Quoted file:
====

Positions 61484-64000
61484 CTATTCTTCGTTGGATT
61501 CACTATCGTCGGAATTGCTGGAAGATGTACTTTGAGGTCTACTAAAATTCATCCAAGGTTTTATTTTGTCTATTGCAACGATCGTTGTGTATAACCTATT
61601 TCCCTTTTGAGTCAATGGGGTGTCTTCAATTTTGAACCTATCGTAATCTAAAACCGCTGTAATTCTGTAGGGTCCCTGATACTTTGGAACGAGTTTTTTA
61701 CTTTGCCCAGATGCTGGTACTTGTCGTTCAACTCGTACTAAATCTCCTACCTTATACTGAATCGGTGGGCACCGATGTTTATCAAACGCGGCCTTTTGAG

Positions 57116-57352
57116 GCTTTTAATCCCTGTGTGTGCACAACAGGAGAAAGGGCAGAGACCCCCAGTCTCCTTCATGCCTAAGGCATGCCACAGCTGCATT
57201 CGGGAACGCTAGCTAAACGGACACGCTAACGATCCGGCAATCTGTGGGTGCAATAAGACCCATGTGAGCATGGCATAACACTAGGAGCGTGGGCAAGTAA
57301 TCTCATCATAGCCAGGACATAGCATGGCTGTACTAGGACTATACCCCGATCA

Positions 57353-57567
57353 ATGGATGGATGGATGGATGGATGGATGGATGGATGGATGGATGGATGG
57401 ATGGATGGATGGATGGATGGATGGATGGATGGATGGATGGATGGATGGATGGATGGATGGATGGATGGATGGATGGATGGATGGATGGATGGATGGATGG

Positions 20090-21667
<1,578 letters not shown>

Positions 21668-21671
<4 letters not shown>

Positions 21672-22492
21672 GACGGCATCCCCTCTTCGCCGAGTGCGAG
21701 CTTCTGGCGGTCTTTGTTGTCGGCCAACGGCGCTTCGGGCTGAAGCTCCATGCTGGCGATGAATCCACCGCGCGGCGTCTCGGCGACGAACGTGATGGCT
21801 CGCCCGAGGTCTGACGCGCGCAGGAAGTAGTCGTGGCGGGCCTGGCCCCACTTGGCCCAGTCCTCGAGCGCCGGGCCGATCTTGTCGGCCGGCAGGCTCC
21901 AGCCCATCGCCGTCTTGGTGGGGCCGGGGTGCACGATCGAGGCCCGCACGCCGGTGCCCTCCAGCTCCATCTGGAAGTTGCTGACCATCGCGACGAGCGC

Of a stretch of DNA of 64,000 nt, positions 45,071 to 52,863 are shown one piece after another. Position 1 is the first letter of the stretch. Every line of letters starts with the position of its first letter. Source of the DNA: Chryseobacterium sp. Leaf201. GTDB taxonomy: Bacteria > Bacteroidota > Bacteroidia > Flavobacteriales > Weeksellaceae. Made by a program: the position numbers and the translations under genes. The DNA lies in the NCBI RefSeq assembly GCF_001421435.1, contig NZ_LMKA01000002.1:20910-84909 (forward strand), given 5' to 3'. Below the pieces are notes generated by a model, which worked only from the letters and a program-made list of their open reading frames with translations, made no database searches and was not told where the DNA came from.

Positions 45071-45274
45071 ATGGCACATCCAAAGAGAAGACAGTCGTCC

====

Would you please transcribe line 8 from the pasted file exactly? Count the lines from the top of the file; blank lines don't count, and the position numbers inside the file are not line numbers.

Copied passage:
57201 CGGGAACGCTAGCTAAACGGACACGCTAACGATCCGGCAATCTGTGGGTGCAATAAGACCCATGTGAGCATGGCATAACACTAGGAGCGTGGGCAAGTAA